The New York Times, in a June 21, 2008, editorial, urged Governor Bobby Jindal to veto Louisiana's Senate Bill 733, a bill that would, if enacted, in effect open the door for creationism to be taught in public school science classes. According to the editorial, "it would have the pernicious effect of implying that evolution is only weakly supported and that there are valid competing scientific theories when there are not. In school districts foolish enough to head down this path, the students will likely emerge with a shakier understanding of science." Noting that Jindal was a biology major at Brown University, the editorial commented, "Jindal must know that evolution is the unchallenged central organizing principle for modern biology," and concluded, "If Mr. Jindal has the interests of students at heart, the sensible thing is to veto this Trojan horse legislation."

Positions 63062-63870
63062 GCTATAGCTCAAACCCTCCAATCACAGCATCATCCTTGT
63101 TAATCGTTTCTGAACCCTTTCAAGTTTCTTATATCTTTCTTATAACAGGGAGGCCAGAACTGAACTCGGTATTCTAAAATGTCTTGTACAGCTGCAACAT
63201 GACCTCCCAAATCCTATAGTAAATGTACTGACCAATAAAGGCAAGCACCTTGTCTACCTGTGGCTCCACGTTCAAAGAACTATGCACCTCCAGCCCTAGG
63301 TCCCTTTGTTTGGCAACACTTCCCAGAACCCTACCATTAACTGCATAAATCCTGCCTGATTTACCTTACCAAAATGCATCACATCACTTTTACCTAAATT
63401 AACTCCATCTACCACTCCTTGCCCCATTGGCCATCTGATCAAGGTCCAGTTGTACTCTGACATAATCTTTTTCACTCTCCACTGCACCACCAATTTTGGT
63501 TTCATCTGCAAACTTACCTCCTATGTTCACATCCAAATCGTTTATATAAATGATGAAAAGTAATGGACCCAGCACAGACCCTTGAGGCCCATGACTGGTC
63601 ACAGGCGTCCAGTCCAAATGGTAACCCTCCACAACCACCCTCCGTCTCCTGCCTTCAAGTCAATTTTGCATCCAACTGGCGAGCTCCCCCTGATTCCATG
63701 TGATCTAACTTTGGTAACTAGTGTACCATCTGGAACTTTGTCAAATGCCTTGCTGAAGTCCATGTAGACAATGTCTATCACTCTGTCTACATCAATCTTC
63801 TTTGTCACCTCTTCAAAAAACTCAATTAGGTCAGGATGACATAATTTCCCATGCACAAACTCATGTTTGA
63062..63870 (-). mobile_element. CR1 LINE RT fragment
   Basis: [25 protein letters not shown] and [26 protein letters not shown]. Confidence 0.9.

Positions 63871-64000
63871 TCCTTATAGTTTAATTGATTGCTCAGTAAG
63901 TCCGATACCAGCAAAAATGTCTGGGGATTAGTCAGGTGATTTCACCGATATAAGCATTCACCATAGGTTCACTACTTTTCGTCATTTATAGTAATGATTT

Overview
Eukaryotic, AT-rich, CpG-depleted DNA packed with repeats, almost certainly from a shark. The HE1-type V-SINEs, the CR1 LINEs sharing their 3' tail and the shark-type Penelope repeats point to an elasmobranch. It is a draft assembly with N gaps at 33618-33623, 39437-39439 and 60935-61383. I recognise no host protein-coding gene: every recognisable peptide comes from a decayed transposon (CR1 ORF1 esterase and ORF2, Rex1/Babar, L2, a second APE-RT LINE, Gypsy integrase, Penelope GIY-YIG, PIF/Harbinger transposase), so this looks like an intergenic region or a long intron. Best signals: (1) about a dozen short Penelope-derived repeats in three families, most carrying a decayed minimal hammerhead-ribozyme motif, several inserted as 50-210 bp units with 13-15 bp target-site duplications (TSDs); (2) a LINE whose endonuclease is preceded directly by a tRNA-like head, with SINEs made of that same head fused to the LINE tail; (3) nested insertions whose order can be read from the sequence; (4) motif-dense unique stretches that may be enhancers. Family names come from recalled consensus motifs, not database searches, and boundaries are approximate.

The American Association for the Advancement of Science, which previously lobbied against the bill, also urged Kindal to veto the bill in a letter (PDF) dated June 20, 2008. "The bill disingenously implies that particular theories, including evolution, are controversial among scientists," wrote AAAS's chief executive officer, Alan I. Leshner. "In 1987, the U.S. Supreme Court declared unconstitutional a Louisiana 'creation science' law. Rather than step backward, look to the future by seeking to provide Louisiana students with a firm understanding of evolution and other essential scientific concepts so they can compete for high-skill jobs in an increasingly high-tech world economy. Asserting that there are controversies about these concepts among scientists -- when in fact there are not -- will only confuse students, not enlighten them," he added. "I urge you to protect the future of science education in your state by rejecting this bill."